An example of thou is the wording of the biblical Ten Commandments, “Thou shalt not…”.
Origin of thouMiddle English from Old English thu, akin to German du from Indo-European an unverified form tu from source Classical Latin and Sanskrit tu
nounpl. or thous
Origin of thouMiddle English from Old English thū second person nominative sing. personal pron. ; see tu- in Indo-European roots.
(plural ye or you, objective case thee, reflexive thyself, possessive determiner thy or thine, possessive pronoun thine)
- (archaic, literary, or dialectal) you singular informal, nominative case
(third-person singular simple present thous, present participle thouing, simple past and past participle thoued)
- To address (a person) using the pronoun thou, especially as an expression of familiarity or contempt.
- I thou thee, thou traitor! (Edward Coke to Walter Raleigh)
- Avaunt, caitiff, dost thou thou me! I am come of good kin, I tell thee! (The morality play Hickscorner, ca. 1530)
- If thou thou'st him some thrice, it shall not be amiss[...] (Twelfth Night 3.2, Sir Toby Belch to Sir Andrew, egging him on to pick a fight with another, where one would expect one knight courteously to say to another, "If you thou him...").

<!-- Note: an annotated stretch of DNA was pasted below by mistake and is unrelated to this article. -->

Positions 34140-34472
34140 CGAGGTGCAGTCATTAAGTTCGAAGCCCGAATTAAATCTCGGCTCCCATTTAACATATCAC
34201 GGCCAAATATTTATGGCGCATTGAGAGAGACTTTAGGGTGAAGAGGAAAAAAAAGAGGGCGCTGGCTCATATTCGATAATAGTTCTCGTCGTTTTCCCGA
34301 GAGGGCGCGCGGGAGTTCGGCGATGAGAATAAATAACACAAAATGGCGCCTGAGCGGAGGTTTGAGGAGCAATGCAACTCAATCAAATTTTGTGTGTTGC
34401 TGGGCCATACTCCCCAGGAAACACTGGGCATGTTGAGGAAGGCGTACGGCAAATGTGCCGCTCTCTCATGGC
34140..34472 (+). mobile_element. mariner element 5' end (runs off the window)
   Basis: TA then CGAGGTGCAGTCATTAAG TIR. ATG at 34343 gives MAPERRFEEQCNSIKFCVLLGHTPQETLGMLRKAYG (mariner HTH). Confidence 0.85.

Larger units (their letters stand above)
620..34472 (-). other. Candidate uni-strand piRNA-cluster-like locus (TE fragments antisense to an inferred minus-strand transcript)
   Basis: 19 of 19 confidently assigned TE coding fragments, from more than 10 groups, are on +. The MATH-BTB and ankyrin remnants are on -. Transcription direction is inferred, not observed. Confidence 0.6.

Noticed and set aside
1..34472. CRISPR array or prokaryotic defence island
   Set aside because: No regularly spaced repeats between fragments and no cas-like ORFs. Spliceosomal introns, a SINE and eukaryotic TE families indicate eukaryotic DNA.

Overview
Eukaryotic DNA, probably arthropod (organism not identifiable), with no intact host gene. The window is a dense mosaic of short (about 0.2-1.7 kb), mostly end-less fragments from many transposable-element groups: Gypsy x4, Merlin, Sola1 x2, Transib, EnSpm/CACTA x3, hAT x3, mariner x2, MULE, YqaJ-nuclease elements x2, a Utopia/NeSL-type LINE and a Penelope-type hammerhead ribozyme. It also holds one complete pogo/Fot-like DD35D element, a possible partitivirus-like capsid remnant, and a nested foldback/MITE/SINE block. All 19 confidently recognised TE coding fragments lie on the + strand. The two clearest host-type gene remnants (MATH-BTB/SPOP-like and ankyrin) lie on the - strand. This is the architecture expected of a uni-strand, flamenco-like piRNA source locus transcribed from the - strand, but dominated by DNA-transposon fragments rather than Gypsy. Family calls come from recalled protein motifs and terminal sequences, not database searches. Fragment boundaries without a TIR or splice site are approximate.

- Don't thou them as thous thee! (Yorkshire English admonition to overly familiar children)
- (intransitive) To use the word thou.
From Middle English thou, thow, thu, Ã¾ou, from Old English Ã¾Å«, from Proto-Germanic *Ã¾Å«, from Proto-Indo-European *tÃºhâ‚‚. Akin to Old Frisian thÅ« (West Frisian do), Old Saxon thÅ« (Low German du), Old Dutch thÅ« (Middle Dutch du, Limburgish doe), Old High German dÅ« (German du), Old Norse Ã¾Ãº, (Icelandic Ã¾Ãº, Danish du, Norwegian du, Swedish du), Latin tu, Ancient Greek ÏƒÏ (sÃ½) (Modern Greek ÎµÏƒÏ (esÃ½)).
Shortened from thousandth.
Shortened from thousand.